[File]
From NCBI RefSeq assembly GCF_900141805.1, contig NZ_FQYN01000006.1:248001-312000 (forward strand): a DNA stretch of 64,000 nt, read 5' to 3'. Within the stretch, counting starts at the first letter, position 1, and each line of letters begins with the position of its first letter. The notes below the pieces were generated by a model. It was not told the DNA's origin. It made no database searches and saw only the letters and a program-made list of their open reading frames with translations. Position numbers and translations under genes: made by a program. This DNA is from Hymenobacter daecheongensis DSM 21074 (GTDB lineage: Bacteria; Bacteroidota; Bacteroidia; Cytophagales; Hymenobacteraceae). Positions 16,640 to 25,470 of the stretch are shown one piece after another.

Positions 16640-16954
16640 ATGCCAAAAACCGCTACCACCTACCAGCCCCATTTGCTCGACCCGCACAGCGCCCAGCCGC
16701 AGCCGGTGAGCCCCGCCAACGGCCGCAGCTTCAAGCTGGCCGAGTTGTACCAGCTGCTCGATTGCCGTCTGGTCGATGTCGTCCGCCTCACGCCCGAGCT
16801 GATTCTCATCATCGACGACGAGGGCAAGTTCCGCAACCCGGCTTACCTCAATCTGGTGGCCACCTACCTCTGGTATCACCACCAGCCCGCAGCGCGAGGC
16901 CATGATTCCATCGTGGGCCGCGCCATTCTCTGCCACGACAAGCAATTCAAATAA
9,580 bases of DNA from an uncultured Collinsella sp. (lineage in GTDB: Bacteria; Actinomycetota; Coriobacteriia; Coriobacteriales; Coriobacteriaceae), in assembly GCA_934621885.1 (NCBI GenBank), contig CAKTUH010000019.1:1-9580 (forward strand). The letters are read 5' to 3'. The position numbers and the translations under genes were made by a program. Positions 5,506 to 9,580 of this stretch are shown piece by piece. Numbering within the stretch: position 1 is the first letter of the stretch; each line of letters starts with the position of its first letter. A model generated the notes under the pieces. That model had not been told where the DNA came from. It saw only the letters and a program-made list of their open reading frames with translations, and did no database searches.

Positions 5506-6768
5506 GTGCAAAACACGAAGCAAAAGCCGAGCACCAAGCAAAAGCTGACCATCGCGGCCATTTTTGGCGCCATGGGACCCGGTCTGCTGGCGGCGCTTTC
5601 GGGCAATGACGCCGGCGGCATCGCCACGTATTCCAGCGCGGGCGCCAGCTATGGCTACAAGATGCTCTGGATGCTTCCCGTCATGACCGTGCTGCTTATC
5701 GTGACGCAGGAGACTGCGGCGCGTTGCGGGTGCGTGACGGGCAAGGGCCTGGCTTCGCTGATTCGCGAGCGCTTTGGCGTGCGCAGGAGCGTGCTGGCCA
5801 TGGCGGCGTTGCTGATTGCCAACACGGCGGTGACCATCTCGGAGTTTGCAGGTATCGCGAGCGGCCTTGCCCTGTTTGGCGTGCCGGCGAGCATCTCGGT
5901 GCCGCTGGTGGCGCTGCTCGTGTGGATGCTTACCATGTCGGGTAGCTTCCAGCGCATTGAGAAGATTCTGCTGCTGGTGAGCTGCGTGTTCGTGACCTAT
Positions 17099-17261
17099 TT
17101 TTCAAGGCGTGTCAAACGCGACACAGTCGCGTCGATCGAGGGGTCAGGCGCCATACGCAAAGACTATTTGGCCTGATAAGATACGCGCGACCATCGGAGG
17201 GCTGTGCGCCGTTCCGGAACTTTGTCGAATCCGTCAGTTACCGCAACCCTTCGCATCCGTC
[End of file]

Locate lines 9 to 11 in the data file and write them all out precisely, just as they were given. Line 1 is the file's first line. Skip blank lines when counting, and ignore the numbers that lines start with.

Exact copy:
5506 GTGCAAAACACGAAGCAAAAGCCGAGCACCAAGCAAAAGCTGACCATCGCGGCCATTTTTGGCGCCATGGGACCCGGTCTGCTGGCGGCGCTTTC
5601 GGGCAATGACGCCGGCGGCATCGCCACGTATTCCAGCGCGGGCGCCAGCTATGGCTACAAGATGCTCTGGATGCTTCCCGTCATGACCGTGCTGCTTATC
5701 GTGACGCAGGAGACTGCGGCGCGTTGCGGGTGCGTGACGGGCAAGGGCCTGGCTTCGCTGATTCGCGAGCGCTTTGGCGTGCGCAGGAGCGTGCTGGCCA